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Red Dirt, Black Death

By Dave Wilkins

Jimson, the head tracker, spun around, caught my eye and pointed to his ear. I frantically nodded my head, “yes,” and tried to catch Hendrik and Tim’s attention as they were walking about 20 yards away. Finally, I gave a light whistle that stopped Hendrik mid-stride. I pointed to my ear and then forward. About the same time, we heard it again.

Bleh, blehh, blehhh...

We all gathered close and waited for another sound. Hendrik and Jimson spoke, whispering they said it was the wounded bull being gored and beat up by other buffalo. Another bellow echoed through the bush. We’d soon have another close encounter.

Our adventure started in March 2016. Hendrik and I were working the booth at a hunting expo when Tim showed up. I had worked with Hendrik from Matwetwe Safaris for almost 14 years. We do many hunting trade shows together, and this was another one of those weekends. I had just been at Hendrik’s place in South Africa six months earlier with Ron G. on his lion bowhunt.

We had a great time with Ron and Hendrik in the lower Kalahari of South Africa. Tim was in that same camp on a plains game hunt. We hit it off and stayed in contact with one another. Tim stopped by to see Hendrik and me at the show. Tim said he wanted to hunt Cape buffalo and put money down. As he handed Hendrik the deposit check, he looked at me and said, “Dave, I want you in camp. Please make plans on joining me for this hunt.” I told him to twist my arm so I at least had a good excuse of bodily harm to tell my wife the reason I had to go back again.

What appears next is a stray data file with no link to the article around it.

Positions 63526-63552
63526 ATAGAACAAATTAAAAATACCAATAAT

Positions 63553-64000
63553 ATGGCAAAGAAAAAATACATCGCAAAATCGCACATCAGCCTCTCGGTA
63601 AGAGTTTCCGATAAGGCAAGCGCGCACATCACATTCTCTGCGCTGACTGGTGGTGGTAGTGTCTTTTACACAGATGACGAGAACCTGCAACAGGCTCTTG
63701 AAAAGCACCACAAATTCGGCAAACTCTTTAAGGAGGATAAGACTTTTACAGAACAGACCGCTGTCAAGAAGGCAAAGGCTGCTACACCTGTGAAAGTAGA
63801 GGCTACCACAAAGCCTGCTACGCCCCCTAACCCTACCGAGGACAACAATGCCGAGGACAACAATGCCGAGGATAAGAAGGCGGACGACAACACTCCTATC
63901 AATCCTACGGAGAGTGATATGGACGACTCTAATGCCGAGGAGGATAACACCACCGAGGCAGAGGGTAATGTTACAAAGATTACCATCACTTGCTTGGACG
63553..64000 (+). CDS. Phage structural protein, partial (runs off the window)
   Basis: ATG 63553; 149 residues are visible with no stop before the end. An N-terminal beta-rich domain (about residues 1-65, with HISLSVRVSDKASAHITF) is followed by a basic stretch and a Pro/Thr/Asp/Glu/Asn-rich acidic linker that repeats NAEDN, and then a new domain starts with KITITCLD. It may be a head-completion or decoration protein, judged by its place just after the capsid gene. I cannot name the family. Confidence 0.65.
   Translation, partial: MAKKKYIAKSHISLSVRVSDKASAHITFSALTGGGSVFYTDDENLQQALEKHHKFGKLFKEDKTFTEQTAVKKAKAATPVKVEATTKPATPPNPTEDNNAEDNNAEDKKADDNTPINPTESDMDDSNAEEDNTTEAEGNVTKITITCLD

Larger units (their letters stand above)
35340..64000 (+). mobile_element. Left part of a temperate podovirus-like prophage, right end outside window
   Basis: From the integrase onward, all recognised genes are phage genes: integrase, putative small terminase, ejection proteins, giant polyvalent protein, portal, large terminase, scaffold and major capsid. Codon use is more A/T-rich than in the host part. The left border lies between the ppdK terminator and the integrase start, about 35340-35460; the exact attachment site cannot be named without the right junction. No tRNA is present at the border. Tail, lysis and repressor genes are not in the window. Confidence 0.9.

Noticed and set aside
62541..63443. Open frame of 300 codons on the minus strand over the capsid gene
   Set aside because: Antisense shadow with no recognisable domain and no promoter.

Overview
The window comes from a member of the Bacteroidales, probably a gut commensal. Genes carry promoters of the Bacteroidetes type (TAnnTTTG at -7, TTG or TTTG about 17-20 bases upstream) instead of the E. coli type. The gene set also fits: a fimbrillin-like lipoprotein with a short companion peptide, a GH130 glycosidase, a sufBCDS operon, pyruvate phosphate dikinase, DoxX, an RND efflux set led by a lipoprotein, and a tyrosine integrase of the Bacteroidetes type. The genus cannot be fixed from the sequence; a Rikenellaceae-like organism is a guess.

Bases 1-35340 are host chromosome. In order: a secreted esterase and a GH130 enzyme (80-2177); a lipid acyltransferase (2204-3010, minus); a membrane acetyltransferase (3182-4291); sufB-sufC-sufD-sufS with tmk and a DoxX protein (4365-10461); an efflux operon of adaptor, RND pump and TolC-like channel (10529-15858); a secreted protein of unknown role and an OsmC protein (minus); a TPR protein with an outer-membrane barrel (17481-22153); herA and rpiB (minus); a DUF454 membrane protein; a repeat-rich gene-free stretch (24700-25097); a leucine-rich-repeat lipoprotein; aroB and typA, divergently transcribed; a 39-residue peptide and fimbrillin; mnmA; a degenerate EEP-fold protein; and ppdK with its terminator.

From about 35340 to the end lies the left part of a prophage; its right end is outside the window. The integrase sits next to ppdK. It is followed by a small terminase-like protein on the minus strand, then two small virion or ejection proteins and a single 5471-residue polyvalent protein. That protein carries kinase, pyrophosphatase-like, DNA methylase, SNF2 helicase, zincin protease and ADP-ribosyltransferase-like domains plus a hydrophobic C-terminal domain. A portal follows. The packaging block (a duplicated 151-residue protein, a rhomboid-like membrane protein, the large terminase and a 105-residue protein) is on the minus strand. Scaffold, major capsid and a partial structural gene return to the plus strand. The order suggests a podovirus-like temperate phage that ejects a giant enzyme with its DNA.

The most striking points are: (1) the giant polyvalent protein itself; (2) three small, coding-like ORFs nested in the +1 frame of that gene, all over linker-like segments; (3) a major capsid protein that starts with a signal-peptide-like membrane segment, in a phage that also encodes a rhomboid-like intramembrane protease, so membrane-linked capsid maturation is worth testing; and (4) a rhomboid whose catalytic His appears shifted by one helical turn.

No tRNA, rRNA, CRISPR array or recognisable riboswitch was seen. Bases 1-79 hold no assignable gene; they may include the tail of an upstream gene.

In June 2018, my daughter Morgan and I found ourselves sitting in Atlanta’s airport, waiting for Tim to arrive for the final leg of our journey together. Tim would start off gun hunting for buffalo and then switch to bowhunting for the remainder of his trip. We’d join Tim in the bush for his buffalo until he tagged out. Morgan and I would then enjoy our own hunting after that. Tim had 10 days for his hunt. Morgan and I would be around for about four weeks so, we had time later for our own hunt list.

On our first morning in camp, we went to the rifle range at daybreak to make sure Tim was comfortable with Hendrik’s .375. After several bull’s-eyes at various distances, we were off in search of a good bull. We spent lots of time driving, searching for bulls, and had lots of spoiled stalks. We covered many miles only to get rejections due to swirling winds or a pair of eyes that had gone unnoticed. Along each track or trail followed, we always learned something new.

Although buffalo tend to keep to themselves, they also rely on other species. Buffalo have excellent noses, but their eyesight falters. The ox pecker birds follow the buffalo, and the birds helped us locate bulls on several occasions. Jimson, Hendrik’s head tracker, would hear the birds long before seeing the buffalo. We had a little advantage and slipped into where they were. Those that we did get within range of either did not have a shooter bull in the group or would give just a split-second opportunity before they turned the red dirt into a dust cloud.